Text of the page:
Barring a Christmas miracle that saves Sen. Mary Landrieu’s job, the Democratic disappearing act in the South is about to claim another casualty. The Republican tide, expected to net a new senator in Louisiana’s runoff election this weekend, brings to mind Democrat Lyndon Johnson’s rueful remark after he signed the 1964 Civil Rights Act. “We have lost the South for a generation,” he reportedly said.
Johnson was right and then some. He forged ahead anyway, signing the Voting Rights Act the following year. But if Sen. Charles Schumer had been advising him, he might have called the whole thing off.
“To aim such a huge change … at such a small percentage of the electorate [makes] no political sense,” the New York Democrat might have told Johnson. “The average middle-class person” will think that “the Democrats are not paying attention to me.” Better to focus on jobs and wages, build a “permission structure,” and then get around to civil rights … sometime.
Those phrases are lifted from Schumer’s retrospective critique of the 2010 Affordable Care Act last month at the National Press Club. “We put all of our focus on the wrong problem,” he said last month. This is the crux of a years-long argument I’ve been having with a colleague who believes the ACA locked the Democrats into a lost political decade. It also echoes a conversation I had recently with pollster David Winston, a strategist for House and Senate Republicans, about immigration reform. It’s important, he said, but “given all the problems facing the country, is this what the public wants people here to be focused on?”
Let’s face it, there is never a good political moment to do anything that relatively few people care about, no matter how obvious or deep the need. The laws Johnson signed held direct benefits for only about 1 in 10 Americans — the black population at the time — while alienating many whites. The consequences included Richard Nixon’s “Southern strategy” tailored to the interests and biases of white Southerners, and a steady Democratic decline in the region. All 22 senators from the South in 1961-62 were Democrats. Now that number is six and appears likely to dip next year to three, all from the atypical Southern states of Florida and Virginia.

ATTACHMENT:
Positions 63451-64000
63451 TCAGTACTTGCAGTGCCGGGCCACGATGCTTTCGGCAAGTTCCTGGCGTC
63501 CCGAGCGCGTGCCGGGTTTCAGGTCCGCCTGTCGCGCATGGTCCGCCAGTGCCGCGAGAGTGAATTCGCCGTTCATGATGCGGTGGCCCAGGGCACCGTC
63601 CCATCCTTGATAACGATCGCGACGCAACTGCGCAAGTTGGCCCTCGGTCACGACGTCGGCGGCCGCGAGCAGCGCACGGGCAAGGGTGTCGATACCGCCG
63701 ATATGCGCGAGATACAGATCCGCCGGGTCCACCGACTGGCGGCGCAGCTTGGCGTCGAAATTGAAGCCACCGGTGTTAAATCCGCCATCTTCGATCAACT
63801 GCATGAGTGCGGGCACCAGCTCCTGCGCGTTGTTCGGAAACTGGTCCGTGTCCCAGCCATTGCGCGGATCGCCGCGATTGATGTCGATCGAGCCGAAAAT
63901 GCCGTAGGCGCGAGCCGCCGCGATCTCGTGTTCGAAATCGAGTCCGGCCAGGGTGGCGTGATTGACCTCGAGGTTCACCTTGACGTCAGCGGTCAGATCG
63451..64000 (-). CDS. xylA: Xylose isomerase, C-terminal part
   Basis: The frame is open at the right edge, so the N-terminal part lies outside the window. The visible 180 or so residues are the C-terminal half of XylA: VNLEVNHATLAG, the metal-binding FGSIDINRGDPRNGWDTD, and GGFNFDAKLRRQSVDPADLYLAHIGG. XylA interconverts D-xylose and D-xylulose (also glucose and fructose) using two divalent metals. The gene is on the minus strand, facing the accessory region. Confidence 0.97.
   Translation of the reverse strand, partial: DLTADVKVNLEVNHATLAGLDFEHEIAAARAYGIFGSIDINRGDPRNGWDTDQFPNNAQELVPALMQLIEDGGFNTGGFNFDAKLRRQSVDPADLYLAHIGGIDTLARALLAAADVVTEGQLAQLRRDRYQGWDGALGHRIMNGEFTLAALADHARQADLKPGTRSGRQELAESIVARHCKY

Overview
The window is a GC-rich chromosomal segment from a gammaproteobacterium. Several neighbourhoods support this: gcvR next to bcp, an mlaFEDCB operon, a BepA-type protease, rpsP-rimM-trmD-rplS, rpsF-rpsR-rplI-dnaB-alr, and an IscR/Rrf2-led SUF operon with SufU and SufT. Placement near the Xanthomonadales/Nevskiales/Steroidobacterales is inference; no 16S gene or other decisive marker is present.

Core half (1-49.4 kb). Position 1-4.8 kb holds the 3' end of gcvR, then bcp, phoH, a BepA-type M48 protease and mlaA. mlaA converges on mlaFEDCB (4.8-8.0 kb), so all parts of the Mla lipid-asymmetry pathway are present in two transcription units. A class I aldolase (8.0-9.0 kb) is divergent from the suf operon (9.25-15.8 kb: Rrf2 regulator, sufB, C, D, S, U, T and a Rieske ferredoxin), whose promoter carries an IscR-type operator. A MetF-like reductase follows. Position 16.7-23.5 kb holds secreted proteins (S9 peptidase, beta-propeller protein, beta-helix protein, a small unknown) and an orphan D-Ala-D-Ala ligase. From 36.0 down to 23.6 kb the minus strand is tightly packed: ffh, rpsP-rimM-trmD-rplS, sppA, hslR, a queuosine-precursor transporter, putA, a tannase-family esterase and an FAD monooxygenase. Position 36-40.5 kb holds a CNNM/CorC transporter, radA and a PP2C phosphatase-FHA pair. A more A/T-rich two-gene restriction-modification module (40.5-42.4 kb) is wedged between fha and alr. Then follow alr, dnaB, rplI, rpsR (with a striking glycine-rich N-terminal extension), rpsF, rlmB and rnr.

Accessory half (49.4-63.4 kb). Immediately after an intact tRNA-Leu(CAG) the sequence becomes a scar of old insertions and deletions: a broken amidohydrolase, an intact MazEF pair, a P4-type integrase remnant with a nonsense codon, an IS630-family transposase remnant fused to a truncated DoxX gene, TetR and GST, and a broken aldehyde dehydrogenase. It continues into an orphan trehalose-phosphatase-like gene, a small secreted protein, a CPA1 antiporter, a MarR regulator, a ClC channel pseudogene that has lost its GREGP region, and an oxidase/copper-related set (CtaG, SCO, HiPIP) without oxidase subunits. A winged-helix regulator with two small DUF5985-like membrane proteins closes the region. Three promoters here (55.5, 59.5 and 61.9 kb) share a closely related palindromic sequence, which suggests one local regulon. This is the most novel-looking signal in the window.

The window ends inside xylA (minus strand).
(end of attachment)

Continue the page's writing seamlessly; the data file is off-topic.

The Affordable Care Act has certainly contributed to Democratic misfortunes, in part by fueling Tea Party grievances. Republican Scott Brown won the Senate seat held by the late Ted Kennedy in early 2010 in large part by pledging to block passage of the ACA. At town halls that year, angry constituents accosted members of Congress about socialism and death panels. Democrats were decimated at every level in 2010, just in time for GOP-run states to lock in new House district maps that maximized their grip on Congress until the 2020 Census. Obama’s approval rating sagged and Democrats endured another across-the-board wipeout in 2014.
But is it fair to blame the ACA for all of that? In 2009, more than a year before its passage, Tea Party activists were already staging protests against the Troubled Assets Relief Program, the bank bailout signed by George W. Bush, and the $800 billion American Recovery and Reinvestment Act, the stimulus package signed by President Obama. In 2010, at a nominating convention in Salt Lake City held after passage of both the stimulus and the ACA, they ousted conservative Republican Sen. Bob Bennett over his vote for TARP.
The larger picture also came into play. Obama took office just when government had to grow in response to the financial collapse, both automatically through entitlement programs like food stamps and unemployment benefits, and proactively with measures like the auto bailout (initiated by Bush, enlarged by Obama) and the stimulus. All of this was anathema to small-government partisans.
In short, there was plenty to incite the Tea Party before the ACA made the scene. Schumer in fact undercut his political case against the ACA and for more stimulus-type bills by noting that Republicans — ignoring tax cuts and many other middle-class benefits in the stimulus — focused on about 5 percent of the money that went to pet projects. They framed the whole thing as “a taxpayer-funded giveaway to special interests,” he said.
Conservatives demonized health reform the same way, painting it as a job-killing socialist giveaway to the poor. Yet the law, with its protections against insurance company abuses and medical bankruptcy, and the freedom it gives people to change jobs, is a largely unrecognized boon to the middle class. For those previously uncovered, especially poor and low-income adults, it’s improving lives and even saving some.
Democrats have dreamed of mending the health care hole in the nation’s safety net for more than a half-century. They finally mustered the votes and will to get it done, and millions are better off for it. Some sacrifices are worth the pain.
Follow Jill Lawrence on Twitter @JillDLawrence. To find out more about Jill Lawrence and read features by other Creators Syndicate writers and cartoonists, visit the Creators Syndicate website at www.creators.com.
Photo: U.S. President Barack Obama addresses a group of business leaders at the quarterly meeting of the Business Roundtable in Washington, D.C. on December 3, 2014. (AFP/Nicholas Kamm)